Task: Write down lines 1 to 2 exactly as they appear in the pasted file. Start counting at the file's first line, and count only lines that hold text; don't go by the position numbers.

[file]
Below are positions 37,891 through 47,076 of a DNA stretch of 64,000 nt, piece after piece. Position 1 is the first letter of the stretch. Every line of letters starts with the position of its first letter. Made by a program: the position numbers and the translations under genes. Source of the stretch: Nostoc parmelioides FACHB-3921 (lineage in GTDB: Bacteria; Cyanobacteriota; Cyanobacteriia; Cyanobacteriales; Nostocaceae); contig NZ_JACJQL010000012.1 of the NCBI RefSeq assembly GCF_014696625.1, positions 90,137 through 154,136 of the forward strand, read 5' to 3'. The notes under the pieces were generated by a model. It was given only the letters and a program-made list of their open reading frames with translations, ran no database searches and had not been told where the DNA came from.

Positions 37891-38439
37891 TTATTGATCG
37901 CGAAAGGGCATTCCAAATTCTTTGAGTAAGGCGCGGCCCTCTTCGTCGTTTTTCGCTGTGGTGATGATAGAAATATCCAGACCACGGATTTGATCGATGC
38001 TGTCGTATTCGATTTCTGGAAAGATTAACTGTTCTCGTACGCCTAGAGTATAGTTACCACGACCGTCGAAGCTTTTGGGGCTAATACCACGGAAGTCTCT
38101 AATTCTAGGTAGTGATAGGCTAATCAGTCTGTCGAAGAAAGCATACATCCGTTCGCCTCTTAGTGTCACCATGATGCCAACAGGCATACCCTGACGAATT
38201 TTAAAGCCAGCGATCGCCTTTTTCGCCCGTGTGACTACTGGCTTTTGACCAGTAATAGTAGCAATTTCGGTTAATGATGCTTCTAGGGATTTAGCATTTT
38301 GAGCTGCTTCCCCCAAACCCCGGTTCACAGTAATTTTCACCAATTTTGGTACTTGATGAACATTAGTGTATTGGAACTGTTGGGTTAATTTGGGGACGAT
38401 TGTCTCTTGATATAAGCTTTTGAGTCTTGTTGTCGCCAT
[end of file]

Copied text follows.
Below are positions 37,891 through 47,076 of a DNA stretch of 64,000 nt, piece after piece. Position 1 is the first letter of the stretch. Every line of letters starts with the position of its first letter. Made by a program: the position numbers and the translations under genes. Source of the stretch: Nostoc parmelioides FACHB-3921 (lineage in GTDB: Bacteria; Cyanobacteriota; Cyanobacteriia; Cyanobacteriales; Nostocaceae); contig NZ_JACJQL010000012.1 of the NCBI RefSeq assembly GCF_014696625.1, positions 90,137 through 154,136 of the forward strand, read 5' to 3'. The notes under the pieces were generated by a model. It was given only the letters and a program-made list of their open reading frames with translations, ran no database searches and had not been told where the DNA came from.

Positions 37891-38439